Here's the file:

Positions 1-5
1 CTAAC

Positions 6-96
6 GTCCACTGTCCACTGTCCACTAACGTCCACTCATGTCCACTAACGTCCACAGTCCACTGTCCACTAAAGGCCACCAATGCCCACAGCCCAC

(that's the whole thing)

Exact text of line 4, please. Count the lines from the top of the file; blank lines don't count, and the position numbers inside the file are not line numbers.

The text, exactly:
6 GTCCACTGTCCACTGTCCACTAACGTCCACTCATGTCCACTAACGTCCACAGTCCACTGTCCACTAAAGGCCACCAATGCCCACAGCCCAC